Wednesday, 15 September 2010

Great Chesterford, Essex

All Saints sits resplendent in the heart of the village, the earliest part of the church being the 13th century chancel. The church dominates its setting but has been much restored and altered over the years.The church is built of clunch, flint and pebble with the south chapel and tower plastered. There is evidence of re-used Roman bricks near the bottom of the south aisle wall which may indicate the presence of an earlier Norman church.

Amongst various monuments is a brass in the south aisle of a young woman circa 1530 thought to be Agnes Holden, one of a similar group found only in this area, the peculiarity being in the costumes; beret like headgear, 'mannish' fur collar and knotted girdle, perhaps the product of a Cambridge firm. 

ALL SAINTS. W tower of the C15, rebuilt in 1792, altered in 1842. The W parts of nave and aisles also C15. The whole church is over restored. Material: flint-rubble. In the chancel on the N side one original Lancet, proof of a C13 date. Arcades with circular piers, also originally probably of the C13; but re-cut. Indications of former transepts. - BRASS. Woman, early C16, S chapel floor. - Baby in swaddling clothes (John Howard d. 1600, aged 12 days), under arch into S chapel.


GREAT CHESTERFORD. It was an important Roman village before it was an English one, and has sent Roman coins and pottery to Saffron Walden's museum. Every traveller from London to Cambridge knows it, for here the road and railway come together by the River Cam. Its embattled tower is modern, but the church is ancient and has some weird heads on its walls, a winged dragon sprawling over one of the buttresses. The interior is impressive with stately arcades of the 13th century, aisles and a chapel a little younger, and a south chapel of the 16th century. Many quaint carvings in wood and stone are on the corbels in the roofs. We see angels and crowned heads in the chancel, and grotesques in the nave and south chapel; but the best roof of all is the Tudor one in the south aisle, one of its corbels a long haired head with a collar round its neck. There is a 15th century font, a 16th century chest, and two chairs and a communion table from the 17th century. The attractive modern woodwork includes neat screens, choir-stalls carved with kneeling angels, and a lectern formed by an angel with a sword. A lovely Madonna and Child shine from a 700-year-old window in the chancel. Here in brass is Agnes Holden, who founded a chantry not long before chantries were swept away. Her dress with its big cuffs is in the fashion of Henry the Eighth's time. Another little brass figure is full of pathos, showing a son of Lord Howard de Walden in swaddling clothes. He is described as Mr John Howard of 1600, and we read that his time on earth was 12 days.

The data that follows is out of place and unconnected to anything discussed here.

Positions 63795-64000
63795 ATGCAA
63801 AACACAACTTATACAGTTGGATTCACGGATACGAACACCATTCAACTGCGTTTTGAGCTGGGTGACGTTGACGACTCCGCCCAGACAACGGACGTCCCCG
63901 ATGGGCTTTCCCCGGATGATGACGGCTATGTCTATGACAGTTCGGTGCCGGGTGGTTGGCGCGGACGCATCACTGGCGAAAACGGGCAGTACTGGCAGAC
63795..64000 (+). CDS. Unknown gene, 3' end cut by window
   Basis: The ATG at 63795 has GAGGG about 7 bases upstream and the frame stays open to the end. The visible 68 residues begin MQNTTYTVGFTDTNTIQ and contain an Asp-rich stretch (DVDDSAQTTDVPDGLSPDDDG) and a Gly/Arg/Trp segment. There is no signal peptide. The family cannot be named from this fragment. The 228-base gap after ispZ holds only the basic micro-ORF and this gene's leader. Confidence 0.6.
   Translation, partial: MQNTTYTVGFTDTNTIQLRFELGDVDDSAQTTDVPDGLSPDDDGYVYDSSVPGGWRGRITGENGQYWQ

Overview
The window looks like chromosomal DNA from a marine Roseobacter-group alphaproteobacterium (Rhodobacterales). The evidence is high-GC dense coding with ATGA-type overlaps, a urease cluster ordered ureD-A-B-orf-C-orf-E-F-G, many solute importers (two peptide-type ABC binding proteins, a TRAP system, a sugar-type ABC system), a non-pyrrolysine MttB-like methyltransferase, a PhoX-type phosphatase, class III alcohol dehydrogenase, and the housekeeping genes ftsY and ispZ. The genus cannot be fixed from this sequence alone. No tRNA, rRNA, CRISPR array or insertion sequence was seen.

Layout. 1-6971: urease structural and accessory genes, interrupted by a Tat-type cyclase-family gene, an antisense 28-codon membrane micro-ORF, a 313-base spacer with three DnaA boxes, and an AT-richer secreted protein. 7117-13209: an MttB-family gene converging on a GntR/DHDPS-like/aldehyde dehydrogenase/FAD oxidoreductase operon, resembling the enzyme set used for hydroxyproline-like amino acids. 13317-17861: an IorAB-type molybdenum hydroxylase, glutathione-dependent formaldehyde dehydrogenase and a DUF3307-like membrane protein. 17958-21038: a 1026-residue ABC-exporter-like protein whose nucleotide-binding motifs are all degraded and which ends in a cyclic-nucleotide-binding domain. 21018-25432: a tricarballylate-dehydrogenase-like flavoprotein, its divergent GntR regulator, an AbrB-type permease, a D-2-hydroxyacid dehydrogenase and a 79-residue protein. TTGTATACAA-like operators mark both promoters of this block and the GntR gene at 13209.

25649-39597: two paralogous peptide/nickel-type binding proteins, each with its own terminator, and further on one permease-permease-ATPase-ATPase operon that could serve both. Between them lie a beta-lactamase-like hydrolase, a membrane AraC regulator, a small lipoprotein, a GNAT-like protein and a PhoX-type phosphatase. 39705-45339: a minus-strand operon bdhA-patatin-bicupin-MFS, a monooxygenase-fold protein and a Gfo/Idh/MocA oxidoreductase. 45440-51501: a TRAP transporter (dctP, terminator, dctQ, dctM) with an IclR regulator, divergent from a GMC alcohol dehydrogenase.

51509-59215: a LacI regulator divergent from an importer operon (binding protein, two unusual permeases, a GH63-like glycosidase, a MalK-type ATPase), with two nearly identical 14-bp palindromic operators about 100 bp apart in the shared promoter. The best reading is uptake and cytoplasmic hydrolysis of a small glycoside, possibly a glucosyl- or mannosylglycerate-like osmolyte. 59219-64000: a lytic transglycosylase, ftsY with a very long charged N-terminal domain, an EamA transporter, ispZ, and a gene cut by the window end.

Sycamores and pines give beauty to the churchyard, which has by its entrance one of Great Chesterford's charming houses. Timbered and plastered, with a gabled storey overhanging, it is thought to have been built in the 15th century, though a 17th century date appears on the plaster. A little way along the lane is another over­hanging house of about 1600, and a quarter of a mile off is Manor Farm, built about 1500, with a wing added a generation or two later. On its beams inside are bosses carved with a rose and a pelican.

Flickr set.

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